In a conversation over coffee with a couple friends, the question was raised, "What was the purpose of the early local church, specifically the Acts churches; and what is the purpose of the local church today?" One friend said, "To be Jesus." The other answered, "To experience God" and then added "in community." But these are the kinds of answers that can't remain unexplored. They're too ambiguous. What do these answers mean in real life? Then and Today? What do these answers look like in practice?
What is the purpose of the local church? How do we know when a church is successfully achieving that purpose?
I believe my friend's answers were correct; and when we see church communities getting it right, we say of them what my friends said about local churches. But I'm still hesitant to put some kind of bullet-point list together (for good reason). For example, if I say "friendly," I can find friendly in the grocery store, the Church of Scientology toxic scanning booth at the state fair, and in any number of other non-Christian environments. If I say "charitable," I can find this among atheistic philanthropic groups. Some Churches even go to the extent of using the number of attendees or the annual count of baptisms as their way of measuring success, but I don't think I need to get into that issue here.
So if we can't make a clear list of what successfully being the local church looks like, how do we know if a church is getting it right?
When the US Supreme Court was trying to answer the question, What is obscene?, Justice Potter Stewart said, "I know it when I see it" (Jacobellis v. Ohio, 1964). I think this might be the only way we can identify a local church that's getting it right.
For two months, our new friends coming from Portland to plant a church in Salt Lake City spent their Sundays sampling the local flavors of church in Salt Lake City. Being local, Lisa and I took this time to visit Holladay Baptist Church in Holladay, Utah (an area just Southeast of Salt Lake City proper). We had never been there but we know one of the pastors and thought we'd check it out. After the first visit we liked it so much we went back a second and third and forth and fifth time. There we celebrated Good Friday and Easter. We are joyfully anticipating our return this Sunday.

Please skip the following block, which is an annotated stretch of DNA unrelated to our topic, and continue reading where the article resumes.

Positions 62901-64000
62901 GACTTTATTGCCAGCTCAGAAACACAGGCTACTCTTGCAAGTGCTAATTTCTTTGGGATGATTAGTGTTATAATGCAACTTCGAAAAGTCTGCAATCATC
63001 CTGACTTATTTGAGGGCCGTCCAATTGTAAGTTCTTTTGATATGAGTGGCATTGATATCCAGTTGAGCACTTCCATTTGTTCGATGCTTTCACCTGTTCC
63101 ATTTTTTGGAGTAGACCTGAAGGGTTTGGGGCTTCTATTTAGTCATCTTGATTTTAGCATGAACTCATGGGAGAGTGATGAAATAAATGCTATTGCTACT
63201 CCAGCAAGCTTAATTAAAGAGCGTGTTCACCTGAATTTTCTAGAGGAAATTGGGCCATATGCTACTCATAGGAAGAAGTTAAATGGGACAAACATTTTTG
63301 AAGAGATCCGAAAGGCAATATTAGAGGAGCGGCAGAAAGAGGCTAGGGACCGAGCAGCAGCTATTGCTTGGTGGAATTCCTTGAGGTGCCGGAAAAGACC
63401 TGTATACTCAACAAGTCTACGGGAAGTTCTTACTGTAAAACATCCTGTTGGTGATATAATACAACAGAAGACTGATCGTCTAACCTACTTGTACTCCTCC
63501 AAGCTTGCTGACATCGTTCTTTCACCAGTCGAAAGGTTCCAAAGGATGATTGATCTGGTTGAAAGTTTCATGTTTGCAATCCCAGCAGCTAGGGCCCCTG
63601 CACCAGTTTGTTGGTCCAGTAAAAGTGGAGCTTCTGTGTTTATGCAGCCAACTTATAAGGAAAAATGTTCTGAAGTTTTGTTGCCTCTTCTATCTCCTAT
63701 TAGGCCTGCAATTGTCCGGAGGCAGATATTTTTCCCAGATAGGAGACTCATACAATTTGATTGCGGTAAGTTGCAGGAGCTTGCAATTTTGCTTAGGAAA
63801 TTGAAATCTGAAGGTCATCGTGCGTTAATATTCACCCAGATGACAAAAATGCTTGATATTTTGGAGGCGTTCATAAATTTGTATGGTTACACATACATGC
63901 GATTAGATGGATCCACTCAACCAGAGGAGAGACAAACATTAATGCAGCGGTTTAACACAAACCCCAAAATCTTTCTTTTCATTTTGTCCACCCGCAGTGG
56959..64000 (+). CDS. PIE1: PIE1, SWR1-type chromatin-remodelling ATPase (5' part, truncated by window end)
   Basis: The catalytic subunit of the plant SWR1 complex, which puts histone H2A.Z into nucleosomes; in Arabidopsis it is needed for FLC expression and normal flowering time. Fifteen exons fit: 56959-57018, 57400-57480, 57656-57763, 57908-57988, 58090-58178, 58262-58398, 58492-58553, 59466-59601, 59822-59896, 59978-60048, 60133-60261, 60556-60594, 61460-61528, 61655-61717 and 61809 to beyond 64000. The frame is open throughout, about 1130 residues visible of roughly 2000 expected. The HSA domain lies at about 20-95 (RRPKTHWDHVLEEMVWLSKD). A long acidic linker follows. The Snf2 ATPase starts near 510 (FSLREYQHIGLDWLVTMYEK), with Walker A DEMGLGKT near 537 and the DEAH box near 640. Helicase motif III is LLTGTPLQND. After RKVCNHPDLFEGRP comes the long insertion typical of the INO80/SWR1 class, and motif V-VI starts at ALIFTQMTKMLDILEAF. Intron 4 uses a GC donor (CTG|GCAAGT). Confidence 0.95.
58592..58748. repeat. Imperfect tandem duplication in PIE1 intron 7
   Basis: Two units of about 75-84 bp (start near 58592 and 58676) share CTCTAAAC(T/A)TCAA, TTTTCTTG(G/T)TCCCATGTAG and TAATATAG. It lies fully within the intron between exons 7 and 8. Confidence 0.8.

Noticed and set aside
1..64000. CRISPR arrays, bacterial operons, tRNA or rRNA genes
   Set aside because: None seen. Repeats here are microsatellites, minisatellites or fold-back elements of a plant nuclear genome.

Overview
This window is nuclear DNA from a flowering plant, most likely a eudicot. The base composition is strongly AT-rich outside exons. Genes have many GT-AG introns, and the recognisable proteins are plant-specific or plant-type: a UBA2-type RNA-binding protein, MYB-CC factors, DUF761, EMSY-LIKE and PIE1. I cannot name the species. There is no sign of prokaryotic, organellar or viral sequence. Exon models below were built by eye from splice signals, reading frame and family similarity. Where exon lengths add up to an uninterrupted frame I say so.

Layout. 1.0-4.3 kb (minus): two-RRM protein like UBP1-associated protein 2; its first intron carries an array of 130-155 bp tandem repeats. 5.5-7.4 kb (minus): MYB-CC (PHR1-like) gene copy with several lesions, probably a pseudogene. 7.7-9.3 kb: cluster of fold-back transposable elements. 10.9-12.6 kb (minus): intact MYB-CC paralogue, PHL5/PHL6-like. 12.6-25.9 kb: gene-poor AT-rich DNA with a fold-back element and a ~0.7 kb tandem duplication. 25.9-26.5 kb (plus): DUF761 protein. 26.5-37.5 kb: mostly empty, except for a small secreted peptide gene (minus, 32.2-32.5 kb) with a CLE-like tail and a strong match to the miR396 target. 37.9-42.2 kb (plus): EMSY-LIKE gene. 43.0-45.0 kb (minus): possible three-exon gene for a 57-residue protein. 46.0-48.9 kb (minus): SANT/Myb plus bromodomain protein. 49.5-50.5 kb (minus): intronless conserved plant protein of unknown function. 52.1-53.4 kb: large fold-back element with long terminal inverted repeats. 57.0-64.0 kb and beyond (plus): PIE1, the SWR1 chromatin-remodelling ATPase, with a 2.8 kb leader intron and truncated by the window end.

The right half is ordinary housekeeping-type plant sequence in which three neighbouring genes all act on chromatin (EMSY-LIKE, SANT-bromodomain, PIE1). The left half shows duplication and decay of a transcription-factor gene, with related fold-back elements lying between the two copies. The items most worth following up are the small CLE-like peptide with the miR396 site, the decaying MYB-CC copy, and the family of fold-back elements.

Indeed, the people at Holladay Baptist Church are friendly, and not just the ones that are assigned to say hello at the door. It seems the general idea is that everybody is happy to approach an unknown person, saying "I don't believe we've met" and then strike up a conversation. Most of them ask if they can pray together. Not often does someone simply say "How are you?" in passing, only allowing enough time to hear the answer, "fine." After dropping my son off at his Sunday school class (which he loves), an eight or nine-year-old girl said to me, "I don't think I know you, I'm so-in-so." And nobody seems to leave when the service is over. Instead, everybody stands around chatting with each other, and us. If the local church should feel like family, from the beginning this local body of believers says to people, "you are welcome in our family."
Another thing is that this community of believers prays. It's not uncommon to have the pastor encourage the congregation to silently pray for the people sitting to their right and left and even those not present. And the pastors typically pray that God would speak through them, bringing forward God's will and word, not their own. The service is filled with times of prayer. Sometimes they even have mid-week gatherings designated purely for prayer and worship (in addition to their "family/community meetings" and classes). And this church encourages a program they call "Pray and Watch" where it is expected that people will be praying for their neighbors by name and faithfully watching for God to move.
The people helping with the children are amazing servants! Unlike any church I've previously attended, they change diapers and feed babies. (Obviously this is not the best system in small groups or certain environments, but for the Sunday services, these dedicated servants want to provide some uninterrupted time for parents to seek the Lord.) I'm not aware of a paging system and there's no number screen to continually check my tags against. So parents are not paged for every little thing, instead personally sought out for any major issues. And my eldest son loves his teacher and his class. He gets along well with the other kids and actually is learning stuff in the lesson time. He brings home fun projects too.
I get the feeling that I would easily fit in with this body of believers because their family has young and old, men and women, hip and not-so-hip, educated and uneducated, and so-on, all worshiping together. The elderly believers seem happy to be imparting wisdom and knowledge to the younger, up-and-coming leaders; and the younger men and women appear grateful.
I could go on-and-on, but here's the most important thing: They love the Lord and together they earnestly seek to be close to him. They teach from the Bible, working through passages of Scripture, not avoiding specific books or difficult texts. The Bible is their bottom line for everything The preaching is not a feel-good message, but instead it teaches, rebukes, convicts, and encourages. There's honesty from the pulpit, and love, and truth. The Holy Spirit is moving among these people. The pastors seem extremely happy to be reflecting Jesus, as is every person serving. And many, many among the congregation are earnestly striving to use their lives to point to others to Christ and serve in love. This church is reflecting Jesus in all that they do; and in doing so, they are wonderfully experiencing God. . . in community.
Dear Holladay Baptist Church,
May God continue to grant great blessing upon your church. Thank you for your example.